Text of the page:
James R: Normally we flag up issue #1's on this part of the blog, but if there's anything noteworthy that might slip under your radar of monthly titles, well, we're here for that too. Exhibit A: Brave & The Bold - a title that has been overwhelmingly mediocre of late gets a welcome shot in the arm with September's issue, as this is the first to be written by J. M. Straczynski. Now, as good comic reading folk, I'm sure you don't need me to recount the man's pedigree, but it's safe to say he can write a bit! So the thought of him writing Batman, and throwing the cool 'H for Hero' device into the story mix means that this should be the first of a welcome upturn in this title's fortunes.
DARK X-MEN: THE CONFESSION #1
Writer: Craig Kyle & Christopher Yost
Art: Mitch Breitweiser
Stewart R: One of the most interesting aspects of the X-Men comics over the past few years has been the burgeoning pro-active attitude of Scott Summers - which it must be said has been embraced by the various writers charged with steering the good ships Uncanny, Force and Legacy - and his unravelling relationship with Emma Frost. With the House That Cyclops Built apparently on the verge of sinking beneath the sands of Dark Reign, so too may disappear his love for the former White Queen. Her thinking and actions are yet to be fully explained in the Utopia story and by the point this is released I’m guessing things will be much clearer but the prospect of these two going head to head over life, love and the future of mutantkind is a must for my pull-list.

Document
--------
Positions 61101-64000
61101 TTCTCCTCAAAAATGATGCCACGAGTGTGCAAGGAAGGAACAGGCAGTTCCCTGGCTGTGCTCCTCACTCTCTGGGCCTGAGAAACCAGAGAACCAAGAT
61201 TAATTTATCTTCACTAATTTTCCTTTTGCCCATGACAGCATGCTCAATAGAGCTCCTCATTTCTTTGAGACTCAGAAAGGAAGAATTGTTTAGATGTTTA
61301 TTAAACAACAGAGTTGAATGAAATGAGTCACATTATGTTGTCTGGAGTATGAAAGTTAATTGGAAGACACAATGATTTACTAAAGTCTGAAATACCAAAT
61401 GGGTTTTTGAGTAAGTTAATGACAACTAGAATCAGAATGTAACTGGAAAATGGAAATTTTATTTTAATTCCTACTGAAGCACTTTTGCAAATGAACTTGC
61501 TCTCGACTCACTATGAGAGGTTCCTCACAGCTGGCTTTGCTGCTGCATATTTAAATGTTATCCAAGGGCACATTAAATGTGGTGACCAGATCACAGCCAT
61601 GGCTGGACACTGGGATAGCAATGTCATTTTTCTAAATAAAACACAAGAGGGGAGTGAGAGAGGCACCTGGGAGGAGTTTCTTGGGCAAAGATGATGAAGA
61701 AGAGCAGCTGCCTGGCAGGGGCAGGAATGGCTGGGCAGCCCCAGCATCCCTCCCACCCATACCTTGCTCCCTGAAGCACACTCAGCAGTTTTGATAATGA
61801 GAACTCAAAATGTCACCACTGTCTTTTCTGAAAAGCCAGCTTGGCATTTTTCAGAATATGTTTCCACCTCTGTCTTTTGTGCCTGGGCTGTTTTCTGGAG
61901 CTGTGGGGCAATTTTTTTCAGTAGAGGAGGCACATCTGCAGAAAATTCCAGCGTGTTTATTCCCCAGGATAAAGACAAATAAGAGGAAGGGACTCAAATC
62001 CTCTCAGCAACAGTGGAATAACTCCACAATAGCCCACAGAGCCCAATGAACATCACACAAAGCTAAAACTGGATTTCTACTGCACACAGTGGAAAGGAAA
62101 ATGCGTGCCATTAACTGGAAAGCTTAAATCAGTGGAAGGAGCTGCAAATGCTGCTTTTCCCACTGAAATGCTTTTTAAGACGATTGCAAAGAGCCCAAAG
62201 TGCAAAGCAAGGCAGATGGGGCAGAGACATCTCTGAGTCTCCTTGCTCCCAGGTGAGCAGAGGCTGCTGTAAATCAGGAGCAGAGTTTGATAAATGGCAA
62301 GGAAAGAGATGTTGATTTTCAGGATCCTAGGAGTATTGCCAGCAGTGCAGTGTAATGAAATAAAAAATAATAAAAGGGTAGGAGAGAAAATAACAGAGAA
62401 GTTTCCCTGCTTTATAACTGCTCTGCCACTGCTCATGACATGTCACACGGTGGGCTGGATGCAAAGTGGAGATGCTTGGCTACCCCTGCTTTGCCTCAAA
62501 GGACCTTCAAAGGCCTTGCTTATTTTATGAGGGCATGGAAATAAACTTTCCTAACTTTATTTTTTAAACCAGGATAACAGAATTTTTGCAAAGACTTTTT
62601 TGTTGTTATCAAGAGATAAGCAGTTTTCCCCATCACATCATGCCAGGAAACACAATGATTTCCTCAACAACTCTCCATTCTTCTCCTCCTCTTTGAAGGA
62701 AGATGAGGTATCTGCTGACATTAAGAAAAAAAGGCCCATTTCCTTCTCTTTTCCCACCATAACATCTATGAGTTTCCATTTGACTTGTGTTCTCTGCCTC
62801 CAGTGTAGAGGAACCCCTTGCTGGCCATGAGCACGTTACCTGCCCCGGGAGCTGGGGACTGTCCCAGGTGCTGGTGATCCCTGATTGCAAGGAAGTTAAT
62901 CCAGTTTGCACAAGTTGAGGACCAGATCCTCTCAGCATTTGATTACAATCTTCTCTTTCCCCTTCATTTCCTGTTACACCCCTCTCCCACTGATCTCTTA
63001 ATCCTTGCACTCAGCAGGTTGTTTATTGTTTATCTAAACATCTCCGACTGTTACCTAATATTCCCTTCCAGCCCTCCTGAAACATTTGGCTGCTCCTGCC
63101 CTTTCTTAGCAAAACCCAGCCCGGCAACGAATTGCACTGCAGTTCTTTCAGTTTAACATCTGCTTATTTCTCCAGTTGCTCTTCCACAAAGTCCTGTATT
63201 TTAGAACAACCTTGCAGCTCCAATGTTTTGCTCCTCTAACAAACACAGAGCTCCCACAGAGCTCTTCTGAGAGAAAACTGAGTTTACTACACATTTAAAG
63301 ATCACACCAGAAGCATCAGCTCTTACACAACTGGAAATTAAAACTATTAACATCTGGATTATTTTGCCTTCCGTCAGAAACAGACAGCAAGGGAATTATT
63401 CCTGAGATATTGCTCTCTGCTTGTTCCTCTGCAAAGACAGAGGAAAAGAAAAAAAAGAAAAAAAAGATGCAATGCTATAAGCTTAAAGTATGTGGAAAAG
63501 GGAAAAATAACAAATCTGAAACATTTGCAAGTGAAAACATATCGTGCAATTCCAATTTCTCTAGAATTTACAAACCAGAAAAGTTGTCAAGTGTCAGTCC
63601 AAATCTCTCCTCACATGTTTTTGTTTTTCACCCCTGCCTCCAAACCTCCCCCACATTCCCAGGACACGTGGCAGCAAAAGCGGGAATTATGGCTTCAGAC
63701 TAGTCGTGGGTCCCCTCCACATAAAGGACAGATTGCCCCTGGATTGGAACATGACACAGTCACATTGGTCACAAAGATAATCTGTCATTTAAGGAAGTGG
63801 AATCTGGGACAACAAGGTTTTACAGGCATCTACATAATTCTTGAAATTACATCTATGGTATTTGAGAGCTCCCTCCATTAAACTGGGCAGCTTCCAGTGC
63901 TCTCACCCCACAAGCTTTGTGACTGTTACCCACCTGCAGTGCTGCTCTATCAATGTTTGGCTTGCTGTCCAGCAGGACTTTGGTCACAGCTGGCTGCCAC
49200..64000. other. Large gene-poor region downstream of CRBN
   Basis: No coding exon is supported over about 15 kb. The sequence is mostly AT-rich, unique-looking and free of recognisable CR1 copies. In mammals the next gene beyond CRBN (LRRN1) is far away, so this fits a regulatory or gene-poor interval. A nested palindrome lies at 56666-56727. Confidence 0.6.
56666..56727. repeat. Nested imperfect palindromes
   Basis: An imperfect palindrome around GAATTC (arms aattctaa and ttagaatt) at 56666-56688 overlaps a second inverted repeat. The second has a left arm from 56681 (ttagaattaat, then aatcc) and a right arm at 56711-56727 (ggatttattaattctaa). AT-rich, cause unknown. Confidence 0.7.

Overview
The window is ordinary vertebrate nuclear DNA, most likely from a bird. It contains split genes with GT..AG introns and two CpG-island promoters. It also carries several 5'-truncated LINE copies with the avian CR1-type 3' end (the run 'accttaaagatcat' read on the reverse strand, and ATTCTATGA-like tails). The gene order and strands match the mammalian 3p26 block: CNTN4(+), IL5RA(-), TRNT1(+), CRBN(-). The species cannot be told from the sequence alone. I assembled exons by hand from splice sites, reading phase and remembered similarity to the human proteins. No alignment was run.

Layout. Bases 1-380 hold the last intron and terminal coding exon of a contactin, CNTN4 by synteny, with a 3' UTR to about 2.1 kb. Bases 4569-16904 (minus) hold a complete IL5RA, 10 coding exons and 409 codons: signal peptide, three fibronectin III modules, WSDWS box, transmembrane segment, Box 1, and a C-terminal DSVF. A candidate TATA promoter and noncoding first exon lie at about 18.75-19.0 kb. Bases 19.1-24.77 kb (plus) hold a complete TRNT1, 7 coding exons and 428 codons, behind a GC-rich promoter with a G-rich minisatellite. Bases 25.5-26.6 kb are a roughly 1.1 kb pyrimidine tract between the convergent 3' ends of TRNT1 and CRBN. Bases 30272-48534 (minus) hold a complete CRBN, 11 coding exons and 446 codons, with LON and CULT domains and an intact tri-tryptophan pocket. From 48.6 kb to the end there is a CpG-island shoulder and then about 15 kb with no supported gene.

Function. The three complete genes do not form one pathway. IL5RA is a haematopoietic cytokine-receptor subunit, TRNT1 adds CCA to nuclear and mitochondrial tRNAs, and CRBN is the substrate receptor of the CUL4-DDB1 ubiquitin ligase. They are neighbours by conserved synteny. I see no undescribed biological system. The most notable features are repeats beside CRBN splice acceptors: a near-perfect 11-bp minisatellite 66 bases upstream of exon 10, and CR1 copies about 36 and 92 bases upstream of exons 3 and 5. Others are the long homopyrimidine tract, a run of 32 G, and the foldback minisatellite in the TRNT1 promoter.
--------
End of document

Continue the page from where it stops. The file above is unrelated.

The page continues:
PINNOCHIO: VAMPIRE SLAYER #1
Writer: Van Jensen
Art: Dustin Higgins
Andy H: Move over Buffy, there's a new slayer in town! Yep, you read it right. Everyones favourite wooden boy is the latest character to take on vampires. Genius! Why wasn't this thought of sooner? After witness the death of his father, Geppetto, our hero is out for vengeance. As long as he can keep telling lies he has an endless supply of stakes, thanks to his growing nose. Like any good slayer he has a team: a master carpenter, a fairy and a spectral cricket. With it's tongue stuck firmly in it's cheek this book should be a blast.
CHARLEY'S WAR VOLUME 6: UNDERGROUND AND OVER THE TOP HC
Writer: Pat Mills
Art: Joe Colquhoun
Rob N: A reprint, but scarce enough in its original form that most of you probably fall into the category labelled 'heard of it but haven't read it'. Pat Mills is better known as being one of the leading writers on 2000AD during its glory days, but in addition to his tenure on Tharg's flagship, he also contributed to many other IPC comics in the Seventies and early Eighties. One of the most prominent was Battle, for which he created a gritty and (let's be honest here) depressing World War One series. British comics traditionally featured gung-ho tales of action heroes thwarting the dastardly machinations of the Hun, so Charley's War with its unbridled realism and its 'war isn't just hell, it's also incompetent' theme meant it quickly stood out amongst the other strips. This is the last of the collected volumes, but consider this a plug for the earlier five books too.
SQUIRREL MACHINE OGN
Writer: Hans Rickheit
Art: Hans Rickheit
Matt T: As odd as this may sound, the actual reality behind this book is stranger than the title. So there's no rodent-producing contraption involved, instead we have a story of two brothers in the 19th century creating strange musical instruments out of futuristic technology and animal carcasses. I'm hoping that the end result comes together as something coherent, since the premise is enough for me to pick it up.